I believe they made Submarines weak for defense to 1 because every single player would pump out cheap Sub. to boost their navy so this allowed great strength for destroyer + “any” attacks to have the advantage.
At the start of the US turn there are 4 US subs in sz 97 and one Italian dd (deployed the previous italian turn).
US attacks the sea zone with 1 ftr and Italy scrambles 3 ftrs to defend.
4 subs score one hit , US ftr misses and so italians lose the dd.
Defending dd and ftrs score 2 hits and so US loses 2 subs
At beginning of round 2 there are
2 US subs, 1 US ftr and 3 italian ftrs
The attacker (never the defender) can retreat during this
step. Move all attacking land and sea units in that combat
that are on the battle strip to a single adjacent friendly
space from which at least 1 of the attacking land or sea
units moved. In the case of sea units, that space must
have been friendly at the start of the turn. All such units
must retreat together to the same territory or sea zone,
regardless of where they came from.
Seems there is no legal space for the subs to retreat to. There is no adjacent sea zone where at least one of the sea units moved. So does that mean they are not allowed to retreat the subs since there is no legal space for them to retreat?
In that case, if the attacker chooses to retreat, then can he just retreat units that are allowed to retreat (the air in this case) and leave the subs to continue the battle (where they would just submerge since there is no dd present).
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my bad, and i deleted my post before i noticed your reply. But doesn’t page 20 still cover your actual question? Land and sea units retreat together and air units retreat separately and complete their movement retreat during NCM so they don’t need to follow where the fleet went, unlike surface warships.
So sub retreats by submerging and figs can go where they want on NCM, right?
Sorry if my input is unwelcome, just trying to see if we forum members can help krieg answer these
@colt45554 submerging is not retreating.
I am trying to confirm that in this case the subs have no legal retreat. And so when the attacker decides to retreat at end of round 1, only the air retreats and subs have to stick around. In this case the subs would then submerge at beginning of round 2.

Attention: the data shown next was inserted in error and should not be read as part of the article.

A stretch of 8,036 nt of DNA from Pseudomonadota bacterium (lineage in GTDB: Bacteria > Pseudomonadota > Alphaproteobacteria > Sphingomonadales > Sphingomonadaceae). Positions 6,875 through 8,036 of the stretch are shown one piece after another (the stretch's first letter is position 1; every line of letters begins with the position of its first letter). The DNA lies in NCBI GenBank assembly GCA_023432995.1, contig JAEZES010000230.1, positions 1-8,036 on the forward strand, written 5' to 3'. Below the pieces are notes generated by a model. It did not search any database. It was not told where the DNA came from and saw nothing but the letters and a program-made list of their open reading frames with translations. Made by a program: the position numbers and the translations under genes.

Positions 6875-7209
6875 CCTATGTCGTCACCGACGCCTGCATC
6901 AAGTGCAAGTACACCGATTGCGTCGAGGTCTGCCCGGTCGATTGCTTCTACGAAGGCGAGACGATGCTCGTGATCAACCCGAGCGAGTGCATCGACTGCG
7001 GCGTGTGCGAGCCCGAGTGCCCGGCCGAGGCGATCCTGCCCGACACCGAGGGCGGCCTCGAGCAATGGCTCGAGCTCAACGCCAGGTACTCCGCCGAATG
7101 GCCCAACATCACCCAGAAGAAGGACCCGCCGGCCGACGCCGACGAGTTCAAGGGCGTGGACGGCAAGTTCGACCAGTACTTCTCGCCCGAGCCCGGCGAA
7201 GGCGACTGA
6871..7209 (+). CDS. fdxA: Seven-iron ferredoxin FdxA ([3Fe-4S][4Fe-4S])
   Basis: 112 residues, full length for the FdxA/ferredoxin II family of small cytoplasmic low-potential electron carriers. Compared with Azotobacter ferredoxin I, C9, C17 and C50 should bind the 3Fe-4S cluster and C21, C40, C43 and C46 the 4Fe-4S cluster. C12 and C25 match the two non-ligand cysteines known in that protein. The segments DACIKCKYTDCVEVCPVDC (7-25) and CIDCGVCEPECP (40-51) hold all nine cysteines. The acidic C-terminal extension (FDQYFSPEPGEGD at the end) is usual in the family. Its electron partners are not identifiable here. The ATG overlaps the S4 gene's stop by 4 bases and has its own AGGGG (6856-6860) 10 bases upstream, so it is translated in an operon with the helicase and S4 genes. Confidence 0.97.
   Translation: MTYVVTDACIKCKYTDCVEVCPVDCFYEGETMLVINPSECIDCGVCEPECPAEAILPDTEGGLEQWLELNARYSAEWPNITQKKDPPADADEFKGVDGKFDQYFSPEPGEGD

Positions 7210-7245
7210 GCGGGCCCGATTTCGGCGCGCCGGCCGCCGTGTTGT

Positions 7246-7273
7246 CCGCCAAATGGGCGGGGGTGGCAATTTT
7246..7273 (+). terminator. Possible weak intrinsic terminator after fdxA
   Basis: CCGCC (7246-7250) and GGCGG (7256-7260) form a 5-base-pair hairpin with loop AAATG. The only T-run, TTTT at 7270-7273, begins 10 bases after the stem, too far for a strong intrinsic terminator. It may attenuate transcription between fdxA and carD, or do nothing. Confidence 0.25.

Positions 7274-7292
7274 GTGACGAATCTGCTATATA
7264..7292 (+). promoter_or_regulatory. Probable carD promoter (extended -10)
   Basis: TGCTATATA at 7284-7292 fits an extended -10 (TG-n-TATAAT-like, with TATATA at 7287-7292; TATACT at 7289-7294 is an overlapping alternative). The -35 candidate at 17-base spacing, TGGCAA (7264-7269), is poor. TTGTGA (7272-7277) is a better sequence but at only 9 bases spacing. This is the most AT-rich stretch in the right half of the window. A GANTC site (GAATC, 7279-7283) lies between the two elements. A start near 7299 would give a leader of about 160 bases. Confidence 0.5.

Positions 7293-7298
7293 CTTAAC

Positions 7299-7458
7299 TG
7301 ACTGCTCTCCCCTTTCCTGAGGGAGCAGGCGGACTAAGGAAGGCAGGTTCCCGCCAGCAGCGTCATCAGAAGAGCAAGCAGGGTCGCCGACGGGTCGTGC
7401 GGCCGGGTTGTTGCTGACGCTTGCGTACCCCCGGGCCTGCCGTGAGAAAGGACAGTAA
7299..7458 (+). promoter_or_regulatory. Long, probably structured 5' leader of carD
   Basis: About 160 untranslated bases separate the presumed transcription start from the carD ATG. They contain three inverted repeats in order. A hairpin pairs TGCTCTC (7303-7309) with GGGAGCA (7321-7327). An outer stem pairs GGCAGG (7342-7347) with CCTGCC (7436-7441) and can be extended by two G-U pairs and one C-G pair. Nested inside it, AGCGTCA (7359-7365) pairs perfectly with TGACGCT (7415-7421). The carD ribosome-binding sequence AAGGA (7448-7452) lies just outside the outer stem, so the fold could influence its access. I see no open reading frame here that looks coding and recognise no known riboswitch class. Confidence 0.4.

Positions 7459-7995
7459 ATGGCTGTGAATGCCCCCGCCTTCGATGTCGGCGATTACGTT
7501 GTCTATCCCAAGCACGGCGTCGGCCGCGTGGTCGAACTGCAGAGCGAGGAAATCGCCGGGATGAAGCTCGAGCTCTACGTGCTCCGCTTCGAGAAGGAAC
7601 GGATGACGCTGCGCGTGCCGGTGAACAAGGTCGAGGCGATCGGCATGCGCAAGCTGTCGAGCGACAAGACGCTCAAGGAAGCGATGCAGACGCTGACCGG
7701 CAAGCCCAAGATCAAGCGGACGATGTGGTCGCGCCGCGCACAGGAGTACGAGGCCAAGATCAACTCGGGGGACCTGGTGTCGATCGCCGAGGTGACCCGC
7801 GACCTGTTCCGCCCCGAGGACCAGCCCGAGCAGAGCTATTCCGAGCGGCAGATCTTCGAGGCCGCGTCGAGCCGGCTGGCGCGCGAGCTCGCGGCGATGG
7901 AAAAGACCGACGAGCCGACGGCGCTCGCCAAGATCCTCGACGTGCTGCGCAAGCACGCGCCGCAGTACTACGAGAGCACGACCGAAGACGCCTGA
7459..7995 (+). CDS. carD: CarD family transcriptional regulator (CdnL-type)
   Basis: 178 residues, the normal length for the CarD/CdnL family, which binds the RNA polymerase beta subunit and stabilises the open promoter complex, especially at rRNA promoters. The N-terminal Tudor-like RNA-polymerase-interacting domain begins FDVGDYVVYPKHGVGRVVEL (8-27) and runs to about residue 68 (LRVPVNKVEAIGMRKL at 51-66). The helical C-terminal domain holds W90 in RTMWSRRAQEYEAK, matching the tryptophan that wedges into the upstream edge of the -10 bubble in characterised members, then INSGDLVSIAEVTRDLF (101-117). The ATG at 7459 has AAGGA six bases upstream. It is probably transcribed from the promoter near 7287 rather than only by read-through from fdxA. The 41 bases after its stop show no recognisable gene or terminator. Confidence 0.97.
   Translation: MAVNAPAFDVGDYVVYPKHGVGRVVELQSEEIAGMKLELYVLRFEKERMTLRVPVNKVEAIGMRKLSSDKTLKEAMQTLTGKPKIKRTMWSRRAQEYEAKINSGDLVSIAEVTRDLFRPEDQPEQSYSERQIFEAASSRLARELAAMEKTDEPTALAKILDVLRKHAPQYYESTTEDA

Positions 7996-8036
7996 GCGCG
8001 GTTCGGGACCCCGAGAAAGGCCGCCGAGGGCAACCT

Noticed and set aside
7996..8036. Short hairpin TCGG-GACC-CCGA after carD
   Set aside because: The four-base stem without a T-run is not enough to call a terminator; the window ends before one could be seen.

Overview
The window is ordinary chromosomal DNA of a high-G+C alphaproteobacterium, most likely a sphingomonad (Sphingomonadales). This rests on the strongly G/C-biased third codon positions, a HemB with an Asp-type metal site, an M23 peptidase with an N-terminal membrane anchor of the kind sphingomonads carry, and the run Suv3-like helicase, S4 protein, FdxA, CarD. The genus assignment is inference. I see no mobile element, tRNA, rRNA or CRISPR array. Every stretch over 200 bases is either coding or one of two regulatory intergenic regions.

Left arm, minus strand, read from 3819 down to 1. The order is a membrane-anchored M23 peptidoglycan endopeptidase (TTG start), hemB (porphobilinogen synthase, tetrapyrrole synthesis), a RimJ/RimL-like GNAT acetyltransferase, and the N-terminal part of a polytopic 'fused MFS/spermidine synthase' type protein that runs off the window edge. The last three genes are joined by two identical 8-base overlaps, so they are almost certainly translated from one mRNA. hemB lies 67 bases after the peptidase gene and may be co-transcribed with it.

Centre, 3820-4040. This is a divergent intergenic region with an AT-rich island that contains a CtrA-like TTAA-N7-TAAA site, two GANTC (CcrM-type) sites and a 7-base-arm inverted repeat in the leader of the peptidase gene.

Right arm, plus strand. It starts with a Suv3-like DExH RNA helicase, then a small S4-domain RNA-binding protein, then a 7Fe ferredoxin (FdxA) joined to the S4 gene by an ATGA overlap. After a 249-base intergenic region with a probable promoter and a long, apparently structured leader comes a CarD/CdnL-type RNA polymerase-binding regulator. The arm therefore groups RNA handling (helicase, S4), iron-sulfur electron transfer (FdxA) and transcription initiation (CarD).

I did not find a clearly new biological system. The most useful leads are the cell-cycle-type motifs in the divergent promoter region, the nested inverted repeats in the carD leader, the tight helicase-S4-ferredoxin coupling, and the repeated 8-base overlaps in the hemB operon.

there are variants to this case as well where the subs wouldnt be able to submerge (say the dd doesnt get killed) and trying to make sure that the attacker can still retreat the units that are legally able to retreat.
95% certain I am interpreting things correctly. But its a bit of a unique situation. Not too many cases where non amphibious units dont have a retreat path.
Panther Moderator Official Q&A 2023 '22 '21 '20 '19 '18 '17 '16 '15 '14 '13 '12 TripleA last edited by
There is no partial retreat. In case you want to retreat you have to retreat all units, because retreating ends a battle. So you can never retreat some units and continue the battle with the remaining unit(s).
So in case the attacking submarines failed to establish a retreat route before (maybe they could simply have left and entered back the seazone during combat move phase), they are not allowed to retreat.
This prevents the attacker from retreating (any unit). The attacker simply has to continue the battle.
Its not a partial retreat. Its retreating all units legally able to retreat. Same as an amphibious assault.
@Panther Not saying you are wrong, but I dont think the rules are explicit in this case which is why I am asking.
In amphibious assault it doesnt say there are special rules for retreating different from normal combat. It says seaborne units cant retreat.
In the hypothetical situation I proposed, there is no path for the subs to retreat so you could and I do say that the subs cant retreat.
So in amphibious battle, units legally able to retreat do so, and I am asking for a sea battle, if units that have a legal retreat path can do so.
I think its a fair question without an obvious answer and two reasonable interpretations of the rules.
Krieghund Official Q&A last edited by
Partial retreats are allowed only in amphibious assaults. In all other cases, either everything retreats or nothing does.
In this example, where there are only subs and a fighter attacking and the subs have no retreat route, there are only two ways for the fighter to retreat alone. The first is if the subs are all lost. The second is for the subs to submerge in step 2 of the next round, leaving the fighter to continue the battle alone. If the fighter survives that round, it may then retreat, being the only remaining attacking unit.